International Patient Access
1.0.0-preview - STU1 International flag

International Patient Access, published by HL7 International - Patient Care Work Group. This is not an authorized publication; it is the continuous build for version 1.0.0-preview). This version is based on the current content of https://github.com/HL7/fhir-ipa/ and changes regularly. See the Directory of published versions

Security and Privacy

Servers and clients SHALL follow the security requirements and SHOULD follow the security best practices as outlined in FHIR Security and elsewhere.

Patient Privacy

This specification depends on Smart App Launch which profiles an OAuth 2.0 authorization process, such that the user decides what access to grant to the application that they are using.

The application asks for the access it requires based on SMART App Launch Patient Scopes, either when the OAuth process is initiated, or when the application is registered. Other additional information may be collected during whatever registration process applies for the application.

Once a client launches the OAuth process, the Authorization server considers rules such as:

  • Applicable laws and regulations
  • Institutional policies and agreements
  • Existing Patient consent agreements
  • Application access request

Once the authorization server has determined what information the user has a right to access, it prompts the user to choose a subset of that the information they wish to share with the client application.

The Authorization server then returns a set of scopes to the application that describes what access the user has authorized. Clients need to be aware that the Authorization server cannot fully describe the access rules in the scopes and SHALL be prepared to handle failure gracefully.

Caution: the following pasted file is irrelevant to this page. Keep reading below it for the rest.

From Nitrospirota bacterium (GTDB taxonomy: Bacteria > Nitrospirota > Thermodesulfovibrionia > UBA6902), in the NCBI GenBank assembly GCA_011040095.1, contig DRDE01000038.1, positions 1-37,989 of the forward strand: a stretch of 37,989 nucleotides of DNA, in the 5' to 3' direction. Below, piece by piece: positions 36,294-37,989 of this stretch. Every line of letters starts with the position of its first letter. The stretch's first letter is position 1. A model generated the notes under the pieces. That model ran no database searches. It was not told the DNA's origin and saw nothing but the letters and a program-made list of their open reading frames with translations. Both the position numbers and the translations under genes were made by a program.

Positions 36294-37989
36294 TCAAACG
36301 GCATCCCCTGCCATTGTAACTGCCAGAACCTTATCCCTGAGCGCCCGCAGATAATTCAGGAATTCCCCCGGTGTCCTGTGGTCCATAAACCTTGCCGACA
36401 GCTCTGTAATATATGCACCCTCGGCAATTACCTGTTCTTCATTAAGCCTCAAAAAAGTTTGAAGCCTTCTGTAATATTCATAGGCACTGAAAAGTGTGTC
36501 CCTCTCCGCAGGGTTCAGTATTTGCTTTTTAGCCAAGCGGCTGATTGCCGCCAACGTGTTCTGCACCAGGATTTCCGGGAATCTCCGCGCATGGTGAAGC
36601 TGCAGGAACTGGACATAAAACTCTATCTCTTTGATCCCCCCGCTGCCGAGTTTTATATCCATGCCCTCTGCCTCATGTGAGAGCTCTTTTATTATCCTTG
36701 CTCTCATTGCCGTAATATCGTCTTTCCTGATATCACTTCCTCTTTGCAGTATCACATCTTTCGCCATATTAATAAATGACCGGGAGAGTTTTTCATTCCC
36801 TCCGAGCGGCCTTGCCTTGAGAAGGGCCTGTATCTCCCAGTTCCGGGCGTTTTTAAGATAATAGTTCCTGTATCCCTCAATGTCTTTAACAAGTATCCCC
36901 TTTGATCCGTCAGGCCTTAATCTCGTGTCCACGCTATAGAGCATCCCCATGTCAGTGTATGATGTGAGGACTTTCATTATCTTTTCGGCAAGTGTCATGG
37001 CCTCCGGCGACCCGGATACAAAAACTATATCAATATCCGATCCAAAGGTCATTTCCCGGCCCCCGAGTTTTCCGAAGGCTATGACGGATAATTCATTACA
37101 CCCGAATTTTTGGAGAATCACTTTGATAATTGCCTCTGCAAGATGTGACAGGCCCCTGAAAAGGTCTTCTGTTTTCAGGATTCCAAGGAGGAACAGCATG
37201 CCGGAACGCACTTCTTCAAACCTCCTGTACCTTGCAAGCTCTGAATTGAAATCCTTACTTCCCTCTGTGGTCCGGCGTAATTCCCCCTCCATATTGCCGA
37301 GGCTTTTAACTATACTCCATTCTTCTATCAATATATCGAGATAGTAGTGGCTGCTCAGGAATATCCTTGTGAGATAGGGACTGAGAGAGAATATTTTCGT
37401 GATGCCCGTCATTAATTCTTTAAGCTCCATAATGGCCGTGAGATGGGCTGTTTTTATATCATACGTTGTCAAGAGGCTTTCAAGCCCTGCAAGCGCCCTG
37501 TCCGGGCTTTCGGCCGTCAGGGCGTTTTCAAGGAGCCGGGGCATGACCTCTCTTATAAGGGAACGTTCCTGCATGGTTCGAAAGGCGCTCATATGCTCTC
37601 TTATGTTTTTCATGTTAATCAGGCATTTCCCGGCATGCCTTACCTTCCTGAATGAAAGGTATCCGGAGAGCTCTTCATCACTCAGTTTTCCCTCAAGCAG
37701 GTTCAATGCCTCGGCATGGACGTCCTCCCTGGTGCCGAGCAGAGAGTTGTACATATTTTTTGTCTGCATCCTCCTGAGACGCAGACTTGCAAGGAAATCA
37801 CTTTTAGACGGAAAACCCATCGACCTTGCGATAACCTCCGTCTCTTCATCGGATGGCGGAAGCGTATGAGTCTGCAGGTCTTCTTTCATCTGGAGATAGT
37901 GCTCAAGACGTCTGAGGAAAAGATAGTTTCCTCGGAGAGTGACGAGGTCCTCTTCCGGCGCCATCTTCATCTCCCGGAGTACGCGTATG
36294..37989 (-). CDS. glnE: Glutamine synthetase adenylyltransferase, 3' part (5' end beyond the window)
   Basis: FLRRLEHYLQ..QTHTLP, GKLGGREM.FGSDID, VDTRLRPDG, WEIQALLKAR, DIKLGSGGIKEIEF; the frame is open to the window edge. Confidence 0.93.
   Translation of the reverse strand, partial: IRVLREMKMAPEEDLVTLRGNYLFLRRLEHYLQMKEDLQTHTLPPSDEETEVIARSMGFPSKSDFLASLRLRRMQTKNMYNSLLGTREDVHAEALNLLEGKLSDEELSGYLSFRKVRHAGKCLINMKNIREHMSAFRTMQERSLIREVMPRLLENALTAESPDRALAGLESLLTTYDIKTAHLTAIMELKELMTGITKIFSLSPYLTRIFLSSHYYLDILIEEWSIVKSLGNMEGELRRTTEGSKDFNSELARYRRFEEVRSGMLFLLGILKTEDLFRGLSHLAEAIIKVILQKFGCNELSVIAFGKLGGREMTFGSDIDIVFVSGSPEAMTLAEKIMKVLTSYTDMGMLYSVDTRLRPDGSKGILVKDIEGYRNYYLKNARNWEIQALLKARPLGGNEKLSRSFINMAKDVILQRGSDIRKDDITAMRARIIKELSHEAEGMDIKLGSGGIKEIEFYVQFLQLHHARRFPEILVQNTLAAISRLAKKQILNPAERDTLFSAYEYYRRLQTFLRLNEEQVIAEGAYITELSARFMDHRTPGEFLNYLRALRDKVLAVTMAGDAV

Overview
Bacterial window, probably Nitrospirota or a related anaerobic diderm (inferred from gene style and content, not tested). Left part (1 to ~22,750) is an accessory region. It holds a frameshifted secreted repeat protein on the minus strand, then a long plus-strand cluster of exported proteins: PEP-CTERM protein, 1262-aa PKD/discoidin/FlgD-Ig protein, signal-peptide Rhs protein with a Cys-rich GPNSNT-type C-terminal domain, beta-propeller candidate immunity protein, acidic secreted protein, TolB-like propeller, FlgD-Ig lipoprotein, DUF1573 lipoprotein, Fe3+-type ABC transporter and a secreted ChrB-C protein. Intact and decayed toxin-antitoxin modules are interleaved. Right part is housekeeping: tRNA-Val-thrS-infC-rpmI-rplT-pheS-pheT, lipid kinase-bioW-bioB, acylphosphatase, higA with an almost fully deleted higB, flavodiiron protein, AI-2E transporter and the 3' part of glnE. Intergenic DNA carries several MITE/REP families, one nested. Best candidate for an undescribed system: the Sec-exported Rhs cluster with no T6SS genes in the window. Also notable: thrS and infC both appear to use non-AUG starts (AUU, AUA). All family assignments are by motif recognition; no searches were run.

• Servers are not required to support search functionality on Practitioner. If they do, it’s important to balance the privacy of healthcare workers with the patient’s access to information. Only information about the practitioners that relate to the patient is relevant.

  • Servers MAY choose to inform a client when information is not available, but most servers will simply behave as if it doesn’t exist (see note in FHIR specification).

  • This specification labels some elements as must-support. This does not override the patient’s right to decide whether to authorize an application to access their information.

Patient Safety

Accessing Patient records raises many questions about safety. Accessing the wrong patient records, missing correct records, displaying records incorrectly, or having non-authorized actors access records can potentially harm patients. The Implementer Safety Checklist page gathers clinical safety advice acquired from experience of accessing health records across FHIR APIs like this one. All implementers should carefully consider each of the items on the checklist. Getting these issues right is necessary, but more is needed to deliver safe patient applications.

Note that software can misinterpret health care records, potentially leading to dire consequences. However, this specification does not provide enough information about accessing records to support interpreting the content. Implementers must consult their country-specific guides for this.

Patient matching

When synchronizing a patient record, it’s important to match not just a pre-existing patient identifier but also patient demographics. Additional care should be taken for patient merge and un-merge scenarios.